SHAHEERA. by EDS studies of all films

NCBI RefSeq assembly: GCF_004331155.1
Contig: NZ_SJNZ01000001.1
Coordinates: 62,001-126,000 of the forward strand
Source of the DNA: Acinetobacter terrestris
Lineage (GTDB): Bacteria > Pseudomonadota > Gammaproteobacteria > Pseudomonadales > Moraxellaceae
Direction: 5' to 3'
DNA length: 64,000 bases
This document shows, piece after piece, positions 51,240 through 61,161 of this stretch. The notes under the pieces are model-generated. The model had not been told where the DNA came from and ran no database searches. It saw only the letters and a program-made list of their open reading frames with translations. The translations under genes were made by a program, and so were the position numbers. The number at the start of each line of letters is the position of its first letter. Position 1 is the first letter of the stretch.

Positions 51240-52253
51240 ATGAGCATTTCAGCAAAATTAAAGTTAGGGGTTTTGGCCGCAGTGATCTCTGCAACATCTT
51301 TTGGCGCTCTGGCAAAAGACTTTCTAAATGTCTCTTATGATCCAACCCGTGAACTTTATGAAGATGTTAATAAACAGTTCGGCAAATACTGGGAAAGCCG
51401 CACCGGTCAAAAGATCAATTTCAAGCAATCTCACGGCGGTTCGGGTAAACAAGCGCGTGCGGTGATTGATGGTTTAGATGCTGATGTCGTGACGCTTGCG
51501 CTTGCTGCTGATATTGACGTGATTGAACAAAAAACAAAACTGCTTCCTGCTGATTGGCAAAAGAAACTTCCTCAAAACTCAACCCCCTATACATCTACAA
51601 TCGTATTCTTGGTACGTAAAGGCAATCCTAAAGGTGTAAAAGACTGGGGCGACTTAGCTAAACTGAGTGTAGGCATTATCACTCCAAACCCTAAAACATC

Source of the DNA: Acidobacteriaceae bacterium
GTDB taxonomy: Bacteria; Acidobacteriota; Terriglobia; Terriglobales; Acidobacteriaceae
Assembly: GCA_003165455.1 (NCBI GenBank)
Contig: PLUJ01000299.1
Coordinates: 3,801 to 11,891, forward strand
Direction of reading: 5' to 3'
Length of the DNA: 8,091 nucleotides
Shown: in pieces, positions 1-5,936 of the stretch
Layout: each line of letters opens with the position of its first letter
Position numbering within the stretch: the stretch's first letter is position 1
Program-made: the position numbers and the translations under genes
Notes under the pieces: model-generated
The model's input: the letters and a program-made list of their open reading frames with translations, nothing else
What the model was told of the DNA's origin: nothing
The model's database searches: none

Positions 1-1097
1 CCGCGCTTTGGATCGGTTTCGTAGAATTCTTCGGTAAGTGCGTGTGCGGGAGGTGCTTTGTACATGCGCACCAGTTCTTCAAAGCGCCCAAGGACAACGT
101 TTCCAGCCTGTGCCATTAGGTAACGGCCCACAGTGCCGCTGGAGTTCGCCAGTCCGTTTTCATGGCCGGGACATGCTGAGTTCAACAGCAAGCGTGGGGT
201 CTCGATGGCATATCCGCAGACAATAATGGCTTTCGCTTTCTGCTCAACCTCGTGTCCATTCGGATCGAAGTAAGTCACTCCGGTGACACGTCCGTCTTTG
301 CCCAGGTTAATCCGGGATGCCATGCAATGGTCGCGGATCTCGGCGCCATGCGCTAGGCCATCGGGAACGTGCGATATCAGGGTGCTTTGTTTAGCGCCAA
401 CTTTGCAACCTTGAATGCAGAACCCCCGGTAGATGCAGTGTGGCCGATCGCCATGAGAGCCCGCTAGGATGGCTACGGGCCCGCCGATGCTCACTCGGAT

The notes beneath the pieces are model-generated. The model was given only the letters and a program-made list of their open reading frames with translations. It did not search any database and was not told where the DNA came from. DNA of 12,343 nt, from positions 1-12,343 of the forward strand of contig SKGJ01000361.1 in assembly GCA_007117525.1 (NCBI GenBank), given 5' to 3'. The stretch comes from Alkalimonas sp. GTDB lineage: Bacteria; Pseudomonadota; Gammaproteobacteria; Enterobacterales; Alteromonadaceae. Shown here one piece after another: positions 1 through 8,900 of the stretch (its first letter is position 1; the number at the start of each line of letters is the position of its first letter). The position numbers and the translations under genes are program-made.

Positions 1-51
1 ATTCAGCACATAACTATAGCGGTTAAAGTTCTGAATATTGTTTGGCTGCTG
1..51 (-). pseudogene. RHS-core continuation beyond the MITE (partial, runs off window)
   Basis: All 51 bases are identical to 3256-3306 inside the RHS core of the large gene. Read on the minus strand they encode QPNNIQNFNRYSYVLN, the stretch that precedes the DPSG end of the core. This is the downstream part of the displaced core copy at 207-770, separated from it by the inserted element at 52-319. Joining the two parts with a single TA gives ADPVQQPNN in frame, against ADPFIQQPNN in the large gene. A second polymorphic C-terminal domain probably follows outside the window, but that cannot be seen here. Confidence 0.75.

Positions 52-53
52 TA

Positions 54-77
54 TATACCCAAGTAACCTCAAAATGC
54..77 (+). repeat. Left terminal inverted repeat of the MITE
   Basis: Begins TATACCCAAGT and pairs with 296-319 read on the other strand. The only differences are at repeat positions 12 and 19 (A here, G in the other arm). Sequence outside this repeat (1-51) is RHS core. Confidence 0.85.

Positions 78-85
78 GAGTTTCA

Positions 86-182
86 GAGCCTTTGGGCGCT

SHAHEERA. M1, K. G. GIRIJA2, MANMEET KAUR3, V. GEETHA1, A. K. DEBNATH3, R. K. VATSA2, K. P. MUTHE3, S. C. GADKARI3 1Research Department of Physics, Government Victoria College, Palakkad, Kerala-678001 India 2Chemistry Division, 3Technical Physics Division, Bhabha Atomic Research Centre, Mumbai-400094 India Shaheera.M ([email protected]) MS received Short Title Visible photoluminescence emission from co-doped ZnO thin films Fig.2 shows the FESEM images of pristine and doped ZnO films. All the films have a dense, uniform, smooth and crack free microstructure. The morphology of ZnO and GZO has granular structure while IZO shows corn like structure. The grain size of the IGZO thin films is smaller than that of ZnO. This behavior was attributed to the various relationship between the nucleation, growth and activation energy of the thin films. The ionic radius inequality between Ga3, In3 and Zn2 in the lattice site of ZnO played a decisive role in the overall surface morphology modification of the films. Owing to the close ionic radius disparity between Ga3 and In3 , the compression in volume caused by gallium to the ZnO lattice is effectively compensated and counteracted by the tension in lattice caused by indium such that there will be less strain imposed in the lattice and fewer dislocations will be formed 15. As a result, IGZO films have better surface morphology than other films. 3.2 Elemental Analysis The weight of all elements of the thin films is studied with the help of EDS and summarized in Table.2. The associated spectrum obtained by EDS studies of all films are shown in Fig.3 (a-d). EDS studies confirm the presence of doped elements such as In, Ga, in ZnO. The amounts of doped element are found to be less than the actual amount of target composition. In order to understand the oxidation states of the deposited thin films, XPS analyses are performed and shown in Fig.4 and 5. The spectra are corrected using the C 1s line from adventitious aliphatic carbon (285 eV). It is seen that the O 1s and Zn 2p peaks of the doped ZnO thin films (Fig.4 (a) and (b)) shift towards higher binding energies compared to pristine ZnO thin films. This attributed to the formation of stronger bonds between the dopants (In Ga) and oxygen in doped thin films compared to those between Zn and oxygen in the pristine ZnO. The binding energy of the zinc 2p3/2 and 2p1/2 peaks (Fig.4.b) of all the films are consistently found to be 1020.2 0.2 eV and 1043.2 0.2) eV respectively which can be attributed to the Zn2 in ZnO 16. O1s spectra of all the films can be deconvoluted into 3 distinct sub peaks (I, II and III) using Gaussian fitting (Fig. 4. (a)) Among them, the low energy (region I) peak (529.4 ( 0.2 eV) originates from O2- ions forming bonds with the metal cations (Zn2,In3 and Ga3) in the lattice 17. The medium energy region II(530.4 ( 0.5 eV) components are associated with O2- ions near the oxygen deficient regions within the ZnO lattice 18 and region III (532.01( 0.5 eV) is due to the presence of loosely bound oxygen on the film surface belonging to a specific ratio such as CO3, adsorbed H2O or adsorbed oxygen 19. The In 3d and Ga 3d peaks are clearly seen from the XPS survey spectrum of IZO, GZO and IGZO thin films, indicating that In and Ga have indeed blended into the ZnO lattice. The gallium 3d5/2 peaks of GZO (Fig. 5 (b)) and IGZO films (Fig. 5 (c)) have binding energy (B.E) of 20.33 eV and 20.31 eV respectively, which is due to Ga3. Similarly, the indium 3d5/2 and 3d3/2 peaks of IZO (Fig.5 (a)) and IGZO (Fig.5 (d)) have B.E of 444.4 eV 451.5 eV and 444.9 eV 452.29 eV respectively, which is due to In3 9. 3.3 Optical properties 3.4 Photoluminescence spectra Acknowledgements The first and fourth authors would like to thank to the thin film devices group, Technical Physics Division at BARC, Mumbai for their help during the work. References Vinoth Kumar Jayaraman Arturo Maldonado Alvarez, Maria de la luz and Olvera Amador 2017 Physica E 86 164 Fang-Hsing Wang, Chiao-Lu Chang, 2016 Appl. Surf. Sci. 370 83 Dymitr Snigurenko, Elzbieta Guziewicz, Tomasz A Krajewski, Rafal Jakiela, Yevgen Syryanyy and Krzysztof Kopalko et al 2016 Mater. Res. Expres 125907 Shang-Chou Chang 2014 Nanoscale Res. Lett 9 562 Shang-Chou Chang, 2014 Inter. J. of Photoenergy 2014, 916189. D. Gaspara, L. Pereiraa, K. Gehrke, B. Galler, E. Fortunato and R. Martins, 2017 Sol. Energy Maters Sol. 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Express 1733 (10-2)ZnO34.1710.469117.7093.1890.30260.52410.26211.7320.1957IZO34.1160.729011.3947.7030.30310.52490.26251.7320.3042GZO34.1270.675712.2936.6170.30290.52480.26241.7320.282IGZO33.8110.759710.9258.3780.30570.52950.26481.7320.3173 Table 2. Compositional ratio of ZnO, IZO, GZO and IGZO thin films from EDS SampleZn (wt)O (wt)In (wt)Ga (wt)Total ZnO52.247.8–100IZO68.829.51.7-100GZO58.641-0.4100IGZO81.4180.40.2100 PAGE 104 Author PAGE 103 RH Bull. Mater. Sci., Vol. xx, No. x, Month 2017, pp. xxxxxx Indian Academy of Sciences DOI 10.1007/sxxxx-0xx-1xyz-8 PAGE 1 PAGE 4 Shaheera.M et al 4 3 5 Bull. Mater. Sci., Vol. 24, No. 1, February 2001, pp. 000000. Indian Academy of Sciences. PAGE 101 )kRosdXdffg_QvIV7UjklkiVStj_c6fO53g0K,nmYCVvz TTHba864/XLHEAArcORyS Smb MXHcJGq r.-7DTbV ,ivJ4Z-VDb GssD dx,VYyjRhAb74LYHw JgrpXg3HzBcrKBLlGU_Dq9 _e 4VIp)EUi ,(PB6kZAQYYQtc89Q)9utt)JzwnKoy
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